Pytorch Random | How To Deal With Imbalanced Datasets In Pytorch – Weighted Random Sampler Tutorial

Aladdin Persson

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How To Deal With Imbalanced Datasets In Pytorch - Weighted Random Sampler Tutorial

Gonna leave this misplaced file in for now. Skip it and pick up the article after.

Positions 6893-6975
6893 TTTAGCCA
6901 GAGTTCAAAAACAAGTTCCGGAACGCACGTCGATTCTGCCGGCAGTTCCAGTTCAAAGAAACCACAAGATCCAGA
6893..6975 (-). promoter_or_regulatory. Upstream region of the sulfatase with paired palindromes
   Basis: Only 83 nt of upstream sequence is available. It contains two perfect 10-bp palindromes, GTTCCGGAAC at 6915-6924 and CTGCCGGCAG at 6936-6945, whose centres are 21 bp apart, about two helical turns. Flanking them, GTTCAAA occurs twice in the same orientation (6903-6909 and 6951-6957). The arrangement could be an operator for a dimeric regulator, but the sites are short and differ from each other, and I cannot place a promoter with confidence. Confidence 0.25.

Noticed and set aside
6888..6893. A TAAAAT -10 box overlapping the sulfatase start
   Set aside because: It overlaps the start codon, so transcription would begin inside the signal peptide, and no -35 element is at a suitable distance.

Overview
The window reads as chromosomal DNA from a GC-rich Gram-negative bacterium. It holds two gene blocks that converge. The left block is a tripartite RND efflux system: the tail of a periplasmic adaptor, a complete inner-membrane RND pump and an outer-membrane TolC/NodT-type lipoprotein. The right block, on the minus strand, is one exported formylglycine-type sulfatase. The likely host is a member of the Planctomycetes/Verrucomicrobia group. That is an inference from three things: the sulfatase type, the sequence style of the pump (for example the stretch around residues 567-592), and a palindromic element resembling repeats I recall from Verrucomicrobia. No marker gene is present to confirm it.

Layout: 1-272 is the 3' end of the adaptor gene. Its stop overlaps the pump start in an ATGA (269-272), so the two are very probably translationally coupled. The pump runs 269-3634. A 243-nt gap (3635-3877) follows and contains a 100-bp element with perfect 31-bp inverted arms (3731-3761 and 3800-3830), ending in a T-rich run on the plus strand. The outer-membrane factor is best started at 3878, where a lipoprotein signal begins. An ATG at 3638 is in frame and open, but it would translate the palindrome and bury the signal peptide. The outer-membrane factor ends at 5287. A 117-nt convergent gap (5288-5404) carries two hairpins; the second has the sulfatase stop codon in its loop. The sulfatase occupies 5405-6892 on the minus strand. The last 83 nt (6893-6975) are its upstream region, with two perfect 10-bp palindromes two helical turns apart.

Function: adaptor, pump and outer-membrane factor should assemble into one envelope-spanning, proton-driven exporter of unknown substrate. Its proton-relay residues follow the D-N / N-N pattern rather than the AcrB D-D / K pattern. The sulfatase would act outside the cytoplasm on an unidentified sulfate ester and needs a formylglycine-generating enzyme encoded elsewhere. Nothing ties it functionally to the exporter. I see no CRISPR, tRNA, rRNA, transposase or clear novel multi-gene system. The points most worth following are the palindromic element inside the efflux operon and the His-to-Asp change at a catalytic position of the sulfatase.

What is going on, guys? Welcome back to another video in this video. We’re gonna be looking at how to deal with the very common problem of an imbalanced data set. So let’s roll that beautiful intro first. And then let’s get into the video. [MUSIC] Alright. So, as an example, I have images of two different dog breeds a golden retriever, so I’ll just show you one image of that and for that for the for that class, we have 50 images so for we have 50 golden retrievers and for, uh, Swedish L count. We only have one image, which is, you know, a very clear imbalance. So what we want to be able to do is still give equal sort of weight for the, um, the network and so from my understanding. There are two methods of dealing with imbalanced data sets, so i’ll just write that methods for dealing with imbalanced data sets and the first one is over sampling and it. It is kind of exactly what it sounds like in that. We will, uh, over sample that in this case, this single image and, you know, we’ll perform different data augmentation and so on, but we’ll see that example, uh, very M like more frequently than other examples and then the other method that I see is a class weighting and what that means is that when we’re computing the loss for each of those classes when there is when there’s the case of, um, of the Swedish outcome, for example, we might give that a higher priority for the network and what that means is that we might multiply that loss by by some number. I’ll just say that from what I’ve seen. Oversampling seems to be the preferred method, but I haven’t seen any any studies and or any papers rather on on comparing the two, but this one is the is the one i’ll kind of focus on, and the one that I see most in practice. Um, and I’ll actually show you the the second one first, just because it’s so much shorter and and easier, so for the class weighting. All you do is when you create your loss function. So in this case cross. Oh, yeah, we need to import as well. So, um, let’s see I’ll do all the imports. So import torch vision data sets as data sets import OS from Torch Util’s data import weighted random sampler and data loader. Uh, we’re also going to need import vision dot transforms as transforms import torchnn as NN. So, um, now we can hopefully use this so cross entropy loss and all that you do here is that you send in a weight. Um, so let’s do torch tensor of in this case. We have two classes right and lets. Just say that the first one the golden retriever is the zeroth class and then Swedish account is the first class. So, uh, what we do here is that we send in the weight for the golden retriever first, so let’s put that at, you know, one, and so if we want to balance those two since we have 50 more examples for golden retriever than we do for the L count, let’s put a weight of 50 uh, to the L count, and you know, this is, as I explained earlier in that, this will multiply that loss by 50 whenever whenever we see that image of the of the Swedish L count and, uh, yeah, so that’s all you need to do for for class waiting. Um, you know, of course. If you have more classes you would need to send in. You know, additional examples here and so on. But you know, this is how you do it. If you want to do class waiting, so let’s now move on to the sort of the preferred method that I more commonly see so for that, Let’s do a function get Loader. We’ll do we’ll send in a root directory and we’ll also send in a batch size and this will all make sense soon. I’m just writing some skeleton code right now, so we’re going to have a main function and then we’re also going to do if name equals main. Um, we’ll run the main function, all right, So then, um, in my get loader? I will just do first of all. My what happened there? Um, let’s bring that back. So what I want to do is my transforms equals First of all. Let’s just do some transforms so transforms compose and we’ll do transformsresize to 24 and then we’ll convert those to tensor. Okay, so how we’ll do it in now with loading the data is that we’ll use image folder, so we’ll just do Dataset is datasetsimagefolder and the root is just the root directory that we send in in this case. It’s in in that dataset folder. But, uh, you know, we’ll do that soon. And then the transform is going to be equal to my transforms, so that’s the one we just created. Um, okay, so now that we have in a data set, uh, we’re going to use this weighted random sampler and so what we want to do. First of all is that we want to sort of create some class weights, so what we can do for the class weights is that we can send in one and then 50 right. Those are similar to the weights we did before, um, although they don’t have to be on the exact number, so for example, we could do one divided by 50 and we could set one here that would equal the same thing. It’s just sort of, uh, the relative weight difference that that matters, but maybe for simplicity. Let’s just set one and 50 all right, so right now we’re just specifying those class weights ill. Show you a way to do that more in code. If you would have, I don’t know over 100 classes, and you wouldn’t want to go through each of them and show look exactly how many examples you have and so on, um, but all right, so then we are going to create sample weights and this is going to be just zeros to start with and then we’re going to times that by the length of our data set, so how this weighted random sampler works is that we need to specify exactly the weight for each example in our entire data set. So how we do that is that we first create sample weights to just be zero, which is and the length, so each each example in our data set starts with having a sample weight of zero, then we’re going to go through our data set, so we’ll do for index and then data comma label in in enumerate of our data set and the first thing we’re going to do is we’re going to take out what the class weight is for that particular class, so that’s why we created this class weights, so we do class weights of of some label, right, depending on what that label is, so we’ll take out the class weight for that, and we’ll just call that class weight. Then we’ll do sample weights of this particular index, right for this particular sample of our data set, well set that equal to class weight and that’s pretty much it so now we’ve created those sample weights and then we’ll create our sampler and this is going to be our weighted random sampler where we’ll send in the sample weights. We’ll send in the NUM samples, which is going to equal the length of our data set or, yeah, so length of sample weights and then we can also specify replacement equals true or false. All right, so when editing the video, I noticed that I didn’t really explain why we set replacement equals true, and that is because, uh, if we set it to false, then we’ll only see that example, once when we iterate through our entire data set, so obviously, that’s not what we want when we’re doing over sampling, so when we’re dealing with an imbalanced data set and we’re using oversampling. Then we always want to use replacement equals true, but now that we’ve created our sampler, we want to create our loader, so our loader is just going to be a data loader of that data set, right, were all used to this. This is just what’s? You know, normal for creating our for when we create our data set and data load and so on, so we’ll just do the batch sides and we’ll set that to batch size, which we send into this function right here. And then what’s different is that we specify a sampler and in this case, our sampler is just going to equal sampler. Which is this weighted random sampler, All right, so that might have been, You know, a little bit quick. I’m not sure, but let’s go through it, so we make sure what’s actually going on here. So first of all, we’re creating our transforms in this case we’re just using resize into tensor, you know, in reality you would. In practice. You would normally add some data augmentation and so on and then we’re loading our data set using dataset image folder and and here we’re sending in some root directory, which in our case is going to be that data set and that’s going to automatically handle the loading for us. Then we’re specifying class weights in this case 1 and 50 because we have much more, so we want to prioritize this class much more than the first one because we have fewer examples for this class and then we’re creating our sample weights that’s going to be the weight for each individual individual example in our data set to create those sample weights we’re first starting out with initializing them as zero, then we’re going through all of our examples in our data set and then specifying exactly that weight dependent on which class that example belongs to and then we’re creating our sampler where we send in this those sample weights, and then we specify you know how many examples we have and then replacement equals true. Um, and then we’re creating our data, our data loader as normal and the only difference is that we send in this sampler right there, so I’m going through this very step-by-step because in the beginning, I didn’t feel that this was very intuitive for me, but, um, when you get used to it. It sort of makes sense. So what I want to do is generalize this bit right here, because I don’t want to individually, or, you know, write all of the class weights all the time because that might take some time when you have over 100 different classes, so what we’ll do is we’ll just create an empty list and we’ll do, uh, for root and then subdirectory files in OS dot walk of root directory, all right, and if you’re not familiar with Oswalk, we’re simply walking through each of those subfolders in that root directory, so well, we’re going to check if the length of the files are greater than zero, then well just, um, add class weights, dot append, and then we’ll add the length of those files. Sorry, uh, we’re not actually going to add the length of those files because that then we would prioritize those who have more examples, so we’ll do one divided by the length of those files, and I also just added this if the length of those files. So if there are no files in that subfolder, then we would be simply, you know, dividing by by zero here, and I guess there are other ways, but this is just a simple way of dealing with that problem. Okay, so now we’ve created our git loader. Let’s create our main file here and make sure that this works. And did I do a mistake here? Oh, yeah, sorry, this should be two equal signs. So now let’s do. Loader is and we’ll run our get loader. Well, sin, send in that root directory to be data set and then we’ll create a batch size of eight and just to make sure that it works or actually first of all, we can just go through them so for X and Y or data comma labels in loader print labels and then let’s run that, and that should just be transforms transform, rather than transforms, so hopefully that works. Now, all right, and as you can see here. Uh, if we you know if we would have just not done those class weights, then we would not see this very balanced data set right here so here we’re seeing it might be difficult to count all of those, but this should be balanced and to make sure that it actually is, we can do something like for epoch in range of I don’t know 10. We can go through that data set and we can count. How many, you know, number of retrievers and then the number of L counts so we’ll just do number of Retrievers, plus equals torchsum of labels equals. Um, let’s see that was zero, and then we’ll copy that and we’ll do num lcounts plus equals labels equals one, and then in the end, Let’s just do print num retrievers and then print num l counts, so lets. See what that looks like, all right so here we can see. I think there’s just some randomness to how I sort of. Um, how exactly that number comes up and I think if we rerun it we’re probably going to see a different result, but as we can see, they’re at least relatively balanced, much more balanced than they were in the beginning. Um, so that was it for dealing with imbalanced data sets. Hopefully this is useful to you. Uh, if it is then please do subscribe to the channel because that helps a lot. Damn, I feel like a seller when I’m saying that, but anyways, Thank you for watching the video, and I hope to see you in the next one.